I made a quick stop at the 2009 National Farm Machinery show on my way to the airport on Saturday. I had a chance to meet with Tammy Wecksler, Massey Ferguson’s marketing communications manager, before the day’s events really got under way. Tammy and I had a marvelous conversation about upcoming Massey compact tractors, the rural lifestyle market and life in general. Stay tuned for more on Massey’s new releases.
The mood at the 2009 National Farm Machinery Show was optimistic. Most folks whose product line serves the rural lifestyle reported no, or minimal, layoffs. Some companies were committed to making adjustments through attrition by not filling vacant positions. Most corporate folks I spoke with had at least one extra hat added to their portfolio of duties, but all were optimistic that the economic pain would ease in the next year or so.
The mood of show goers at the 2009 National Farm Machinery Show was equally optimistic. Hundreds of thousands of people streamed past booths large and small. Orders were up on larger pieces of equipment, and they were holding steady on the machines geared toward the rural lifestyle market. I see this as a sign that when it comes to getting the most out of your property, people are still willing to risk a large purchase in these less-certain economic times.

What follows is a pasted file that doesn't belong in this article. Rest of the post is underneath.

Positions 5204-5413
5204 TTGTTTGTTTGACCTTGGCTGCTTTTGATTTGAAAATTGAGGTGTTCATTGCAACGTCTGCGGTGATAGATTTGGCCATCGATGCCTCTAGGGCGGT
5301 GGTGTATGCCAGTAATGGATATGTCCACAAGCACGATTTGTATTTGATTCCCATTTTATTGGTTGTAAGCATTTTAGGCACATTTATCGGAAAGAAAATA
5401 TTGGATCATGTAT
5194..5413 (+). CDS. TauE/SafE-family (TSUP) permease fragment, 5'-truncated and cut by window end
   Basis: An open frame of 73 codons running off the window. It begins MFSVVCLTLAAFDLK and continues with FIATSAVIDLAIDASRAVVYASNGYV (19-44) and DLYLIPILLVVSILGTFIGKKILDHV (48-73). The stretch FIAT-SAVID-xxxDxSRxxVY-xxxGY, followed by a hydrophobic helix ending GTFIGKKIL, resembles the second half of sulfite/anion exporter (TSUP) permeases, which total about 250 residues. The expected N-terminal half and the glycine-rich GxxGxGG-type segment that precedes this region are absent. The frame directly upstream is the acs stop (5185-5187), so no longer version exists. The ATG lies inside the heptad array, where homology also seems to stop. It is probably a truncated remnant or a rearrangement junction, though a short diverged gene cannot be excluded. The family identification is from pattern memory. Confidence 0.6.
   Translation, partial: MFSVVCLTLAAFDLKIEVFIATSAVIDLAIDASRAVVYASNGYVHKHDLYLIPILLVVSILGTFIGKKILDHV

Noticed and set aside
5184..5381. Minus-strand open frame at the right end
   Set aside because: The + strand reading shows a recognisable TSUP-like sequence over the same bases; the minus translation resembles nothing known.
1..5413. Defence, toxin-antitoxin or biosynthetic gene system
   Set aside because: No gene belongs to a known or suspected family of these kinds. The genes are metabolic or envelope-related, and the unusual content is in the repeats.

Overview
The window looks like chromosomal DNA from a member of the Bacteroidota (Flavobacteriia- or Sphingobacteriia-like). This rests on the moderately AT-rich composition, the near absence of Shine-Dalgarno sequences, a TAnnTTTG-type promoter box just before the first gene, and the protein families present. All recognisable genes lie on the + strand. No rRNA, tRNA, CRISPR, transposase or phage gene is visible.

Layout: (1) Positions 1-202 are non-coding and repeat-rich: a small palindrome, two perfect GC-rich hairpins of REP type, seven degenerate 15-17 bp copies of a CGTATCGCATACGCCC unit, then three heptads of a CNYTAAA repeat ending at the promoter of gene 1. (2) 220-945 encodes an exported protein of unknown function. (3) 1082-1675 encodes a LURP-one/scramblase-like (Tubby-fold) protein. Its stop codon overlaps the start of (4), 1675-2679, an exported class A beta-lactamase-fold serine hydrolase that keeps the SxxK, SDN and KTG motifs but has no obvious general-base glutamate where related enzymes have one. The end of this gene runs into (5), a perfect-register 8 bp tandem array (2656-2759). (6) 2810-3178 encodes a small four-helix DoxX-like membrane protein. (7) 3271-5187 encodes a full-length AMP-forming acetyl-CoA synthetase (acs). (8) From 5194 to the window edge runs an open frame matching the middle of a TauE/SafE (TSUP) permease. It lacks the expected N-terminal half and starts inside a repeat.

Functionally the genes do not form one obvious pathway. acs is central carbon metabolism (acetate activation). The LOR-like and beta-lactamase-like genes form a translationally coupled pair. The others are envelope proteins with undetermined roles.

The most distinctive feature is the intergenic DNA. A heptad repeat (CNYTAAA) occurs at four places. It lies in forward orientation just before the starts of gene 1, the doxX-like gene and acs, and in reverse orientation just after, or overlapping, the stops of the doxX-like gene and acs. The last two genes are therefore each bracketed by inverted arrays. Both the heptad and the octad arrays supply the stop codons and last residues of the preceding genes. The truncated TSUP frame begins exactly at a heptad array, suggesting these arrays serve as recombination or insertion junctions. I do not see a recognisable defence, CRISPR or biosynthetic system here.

A few more cautious individuals suggested that the economic-slowdown bull ride was just beginning. Their approach was to hold on for dear life in anticipation of the ride of their lives. I suspect that the reality of our current situation is somewhere between the very optimistic and the pessimistic. Much of any economic crisis boils down to attitude and perception. If the American farmer is any indication, it looks like better times are right around the corner.
My flights took off and landed without a hitch on the way home to Kansas. I was communing with the pigs by 4:30 p.m., just in time for a nice Valentine's Day evening with Kate at the farm.
Hank Will raises hair sheep, heritage cattle and many varieties of open-pollinated corn with his wife, Karen, on their rural Osage County, Kansas farm. His home life is a perfect complement to his professional life as editor in chief at GRIT and Capper's Farmer magazines. Connect with him on Google+.
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